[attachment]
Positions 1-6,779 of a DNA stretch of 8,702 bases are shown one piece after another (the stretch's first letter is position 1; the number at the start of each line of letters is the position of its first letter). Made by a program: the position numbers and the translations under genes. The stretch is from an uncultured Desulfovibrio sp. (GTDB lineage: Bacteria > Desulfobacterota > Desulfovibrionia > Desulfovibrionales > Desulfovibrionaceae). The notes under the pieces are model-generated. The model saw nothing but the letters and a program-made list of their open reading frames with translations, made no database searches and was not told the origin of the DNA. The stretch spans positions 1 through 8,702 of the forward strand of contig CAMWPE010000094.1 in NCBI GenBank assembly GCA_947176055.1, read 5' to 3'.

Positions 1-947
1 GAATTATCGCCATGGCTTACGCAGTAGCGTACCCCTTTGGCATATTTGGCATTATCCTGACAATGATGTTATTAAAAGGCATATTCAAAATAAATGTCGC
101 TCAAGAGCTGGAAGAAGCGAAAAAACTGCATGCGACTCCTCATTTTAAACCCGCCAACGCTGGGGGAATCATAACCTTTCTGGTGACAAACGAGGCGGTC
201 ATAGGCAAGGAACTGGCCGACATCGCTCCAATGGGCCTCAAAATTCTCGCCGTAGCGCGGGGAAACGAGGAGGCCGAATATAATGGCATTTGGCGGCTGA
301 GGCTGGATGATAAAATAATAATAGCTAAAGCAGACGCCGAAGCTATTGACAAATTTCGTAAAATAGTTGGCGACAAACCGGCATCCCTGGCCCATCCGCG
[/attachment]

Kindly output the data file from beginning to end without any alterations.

Positions 1-6,779 of a DNA stretch of 8,702 bases are shown one piece after another (the stretch's first letter is position 1; the number at the start of each line of letters is the position of its first letter). Made by a program: the position numbers and the translations under genes. The stretch is from an uncultured Desulfovibrio sp. (GTDB lineage: Bacteria > Desulfobacterota > Desulfovibrionia > Desulfovibrionales > Desulfovibrionaceae). The notes under the pieces are model-generated. The model saw nothing but the letters and a program-made list of their open reading frames with translations, made no database searches and was not told the origin of the DNA. The stretch spans positions 1 through 8,702 of the forward strand of contig CAMWPE010000094.1 in NCBI GenBank assembly GCA_947176055.1, read 5' to 3'.

Positions 1-947
1 GAATTATCGCCATGGCTTACGCAGTAGCGTACCCCTTTGGCATATTTGGCATTATCCTGACAATGATGTTATTAAAAGGCATATTCAAAATAAATGTCGC
101 TCAAGAGCTGGAAGAAGCGAAAAAACTGCATGCGACTCCTCATTTTAAACCCGCCAACGCTGGGGGAATCATAACCTTTCTGGTGACAAACGAGGCGGTC
201 ATAGGCAAGGAACTGGCCGACATCGCTCCAATGGGCCTCAAAATTCTCGCCGTAGCGCGGGGAAACGAGGAGGCCGAATATAATGGCATTTGGCGGCTGA
301 GGCTGGATGATAAAATAATAATAGCTAAAGCAGACGCCGAAGCTATTGACAAATTTCGTAAAATAGTTGGCGACAAACCGGCATCCCTGGCCCATCCGCG